Honey Badgers and Hippogriffs

Wow, a lot has happened since I last checked in from Aqualeia. For starters, we spent one more day biking in Italy. We went to a cool little town on the Adriatic called Grado. It had lovely bike paths. After that, we wound our way toward Slovenia, which meant that we were biking from sea level uphill. Since there is an open border between Italy and Slovenia, we crossed with no fanfare on a very isolated gravel road. It felt like we were sneaking in.

We bandit camped that night in the woods of Slovenia, about 1-2km from the border. It was a well-hidden spot, though that was almost unnecessary with the practically nonexistent traffic on the road.

The next morning, Thursday, we began our actual tour of Slovenia. Some things became immediately obvious. Slovenia is very mountainous, its towns are mostly tiny and very cute, the forests are beautiful and very green, there are tons of slugs and snails, people love to garden here, and there are endless paths for biking (though not all are paved).

We enjoyed a brief visit to a walled hilltop town called Stanjel in the middle of the day on Thursday, but most of the day we just biked along. Many of the bike paths are gravel tracks that go through forests and fields. I watched Into the Woods on my flight to Italy, and I couldn’t help but think of that movie as I pedaled along.


That night we bandit camped again along one of these rarely-trafficked bike trails somewhere after Stanjel. We setup camp in a field hidden by a row of trees. While gathering rocks to use for our camp stove, Mike uncovered a black scorpion! Surprise — Slovenia has scorpions. He didn’t get stung though, and we found out they’re not too harmful.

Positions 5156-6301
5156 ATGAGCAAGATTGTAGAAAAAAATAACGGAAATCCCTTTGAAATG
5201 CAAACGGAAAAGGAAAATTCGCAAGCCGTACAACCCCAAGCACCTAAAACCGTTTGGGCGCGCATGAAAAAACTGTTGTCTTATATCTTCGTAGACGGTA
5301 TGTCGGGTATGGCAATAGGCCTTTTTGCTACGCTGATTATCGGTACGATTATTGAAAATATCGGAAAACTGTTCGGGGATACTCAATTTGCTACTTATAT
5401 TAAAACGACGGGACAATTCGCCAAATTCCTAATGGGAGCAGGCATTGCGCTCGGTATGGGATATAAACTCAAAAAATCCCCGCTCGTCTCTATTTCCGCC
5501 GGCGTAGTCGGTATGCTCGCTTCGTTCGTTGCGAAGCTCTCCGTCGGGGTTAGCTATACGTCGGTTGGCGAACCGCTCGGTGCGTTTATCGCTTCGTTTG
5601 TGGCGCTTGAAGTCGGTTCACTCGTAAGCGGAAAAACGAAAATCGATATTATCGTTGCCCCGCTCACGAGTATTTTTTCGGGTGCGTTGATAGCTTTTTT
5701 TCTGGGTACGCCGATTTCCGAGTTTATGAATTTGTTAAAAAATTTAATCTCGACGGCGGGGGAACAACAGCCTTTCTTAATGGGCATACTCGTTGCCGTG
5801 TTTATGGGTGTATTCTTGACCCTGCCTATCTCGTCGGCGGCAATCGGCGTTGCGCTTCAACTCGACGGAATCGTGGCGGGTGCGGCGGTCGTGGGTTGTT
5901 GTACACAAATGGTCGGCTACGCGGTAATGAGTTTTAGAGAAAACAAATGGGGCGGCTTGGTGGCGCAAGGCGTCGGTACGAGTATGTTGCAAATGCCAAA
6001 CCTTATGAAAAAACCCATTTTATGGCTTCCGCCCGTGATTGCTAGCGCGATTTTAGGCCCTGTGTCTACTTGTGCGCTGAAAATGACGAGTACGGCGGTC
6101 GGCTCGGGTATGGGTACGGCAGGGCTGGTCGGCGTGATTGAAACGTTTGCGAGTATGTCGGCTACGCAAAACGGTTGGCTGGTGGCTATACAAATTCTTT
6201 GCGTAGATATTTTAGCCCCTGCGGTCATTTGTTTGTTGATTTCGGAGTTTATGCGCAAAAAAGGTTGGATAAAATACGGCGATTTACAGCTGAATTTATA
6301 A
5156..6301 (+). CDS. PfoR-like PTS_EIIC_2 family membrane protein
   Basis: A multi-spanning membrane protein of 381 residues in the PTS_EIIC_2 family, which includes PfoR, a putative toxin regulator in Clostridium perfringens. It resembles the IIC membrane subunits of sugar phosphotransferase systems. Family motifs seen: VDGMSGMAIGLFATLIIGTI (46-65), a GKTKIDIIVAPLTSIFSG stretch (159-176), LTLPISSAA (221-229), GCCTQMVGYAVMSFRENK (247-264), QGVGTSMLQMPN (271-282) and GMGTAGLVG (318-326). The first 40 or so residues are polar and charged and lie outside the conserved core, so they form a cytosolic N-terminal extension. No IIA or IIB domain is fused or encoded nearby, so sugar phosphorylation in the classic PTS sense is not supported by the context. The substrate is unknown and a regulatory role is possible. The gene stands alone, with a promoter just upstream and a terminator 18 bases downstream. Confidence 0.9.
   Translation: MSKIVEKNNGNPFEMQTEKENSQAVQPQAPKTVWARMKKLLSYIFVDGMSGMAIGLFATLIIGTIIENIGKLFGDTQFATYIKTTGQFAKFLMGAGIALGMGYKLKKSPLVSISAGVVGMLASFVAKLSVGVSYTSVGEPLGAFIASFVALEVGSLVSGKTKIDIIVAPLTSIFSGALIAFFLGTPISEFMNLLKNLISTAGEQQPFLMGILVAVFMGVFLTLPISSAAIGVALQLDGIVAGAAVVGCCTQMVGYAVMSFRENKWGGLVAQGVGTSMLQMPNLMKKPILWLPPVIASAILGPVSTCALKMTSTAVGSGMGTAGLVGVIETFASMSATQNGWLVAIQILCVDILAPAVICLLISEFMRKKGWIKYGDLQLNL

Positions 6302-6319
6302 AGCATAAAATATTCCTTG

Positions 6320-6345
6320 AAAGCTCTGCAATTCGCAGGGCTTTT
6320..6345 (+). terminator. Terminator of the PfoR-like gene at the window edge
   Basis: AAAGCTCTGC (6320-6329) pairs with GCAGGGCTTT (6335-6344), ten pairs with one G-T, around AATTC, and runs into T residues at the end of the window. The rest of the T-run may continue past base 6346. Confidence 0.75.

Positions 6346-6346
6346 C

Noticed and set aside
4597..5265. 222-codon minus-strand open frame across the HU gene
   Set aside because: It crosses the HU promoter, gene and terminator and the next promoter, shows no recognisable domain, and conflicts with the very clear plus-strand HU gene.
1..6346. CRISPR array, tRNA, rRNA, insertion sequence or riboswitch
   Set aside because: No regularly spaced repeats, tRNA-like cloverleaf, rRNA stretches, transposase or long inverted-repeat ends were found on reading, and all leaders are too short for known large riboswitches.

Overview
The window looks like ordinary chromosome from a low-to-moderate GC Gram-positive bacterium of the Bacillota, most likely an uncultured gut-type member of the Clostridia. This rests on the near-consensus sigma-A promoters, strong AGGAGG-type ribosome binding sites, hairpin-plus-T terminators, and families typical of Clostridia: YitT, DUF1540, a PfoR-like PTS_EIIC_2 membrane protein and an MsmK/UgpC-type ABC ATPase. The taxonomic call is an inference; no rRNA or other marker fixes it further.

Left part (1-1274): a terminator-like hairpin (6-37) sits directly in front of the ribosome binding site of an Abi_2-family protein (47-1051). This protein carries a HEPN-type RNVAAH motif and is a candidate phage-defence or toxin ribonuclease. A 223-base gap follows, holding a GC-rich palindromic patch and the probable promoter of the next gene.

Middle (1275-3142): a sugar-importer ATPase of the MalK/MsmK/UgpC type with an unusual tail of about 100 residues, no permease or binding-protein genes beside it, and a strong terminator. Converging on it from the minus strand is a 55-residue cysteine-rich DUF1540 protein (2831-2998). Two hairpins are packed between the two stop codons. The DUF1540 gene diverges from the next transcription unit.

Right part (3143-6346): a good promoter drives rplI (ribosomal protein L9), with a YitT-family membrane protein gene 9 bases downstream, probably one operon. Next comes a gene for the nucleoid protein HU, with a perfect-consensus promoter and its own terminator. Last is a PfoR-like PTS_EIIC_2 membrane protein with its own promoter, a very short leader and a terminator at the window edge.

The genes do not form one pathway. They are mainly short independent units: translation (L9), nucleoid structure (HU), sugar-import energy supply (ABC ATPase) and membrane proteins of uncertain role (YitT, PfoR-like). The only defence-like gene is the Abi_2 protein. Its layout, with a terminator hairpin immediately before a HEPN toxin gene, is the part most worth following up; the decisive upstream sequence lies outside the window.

We went to bed expecting to be woken at some point by the rain that was forecast. Instead, we woke up to the ground quivering underneath us. My heart immediately stopped in my chest when I realized there was a very large animal outside of our tent. Mike woke up seconds later, and we stared at each other wide-eyed. I looked at Mike and said,

“Holy shit, what the hell is that?”
“I dunno, maybe a bear?”
“It seems about the right size to be a bear, but it sounds like a hoofed animal to me.”
“A deer then? You saw a deer last night…”
“Mm-mm. Too big. What the hell kind of animals do they have in these forests?”

After a minute or so of stomping, we heard a loud noise that sounded like a mix between a large dog and a bird of prey (or a pterodactyl). I couldn’t imagine any kind of deer-like creature making a noise like that, so the only thing I could picture was a Hippogriff, like Buckbeak in Harry Potter. Mike mentioned boars as a possibility. After a few more screech-barks, we thought the stomps and the noise were coming from different places. The stomping soon stopped, but the noises continued for a while. In fact, they seemed to multiply, and imagined a pack of whatevers surrounding us. I was throughly freaked out and convinced I would not sleep again. However, after what seemed like a half an hour of screech-barks and another of silence, I fell asleep again.

An hour or so later, the noises (minus the stomping) started again, waking me once more. I convinced Mike to hop online (using precious limited data) to find out what kind of deadly animals inhabit this strange land. Scorpions? Not deadly. Bears? Just don’t piss them off, and keep your food stuffs and smelly items elsewhere (which we were already doing, thank goodness). Snakes? Sure, but not too many poisonous ones and no deaths in the past 30 years. Mike continued searching info about native animals and mentioned badgers. The site he found said they have a large repertoire of barking sounds and they are nocturnal. I decided the culprits of the screech-barks must be badgers. At least, it seemed less terrifying until I remembered that crazy-ass Honey Badger. We don’t really know what made the noises, not do we know what was stomping around, but there are many hoofed deer-like creatures in Slovenia.

Ultimately, nothing happened besides lost sleep. Our food was even where we left it the night before.

Oh, by the way, that rain woke me up around 4am.

2 Responses to “Honey Badgers and Hippogriffs”
  1. Rob B. says:

    Hahah, I don’t think I would have fallen back to sleep.

Leave a Reply

Fill in your details below or click an icon to log in:

WordPress.com Logo

You are commenting using your WordPress.com account. Log Out /  Change )

Facebook photo

You are commenting using your Facebook account. Log Out /  Change )

Connecting to %s

%d bloggers like this: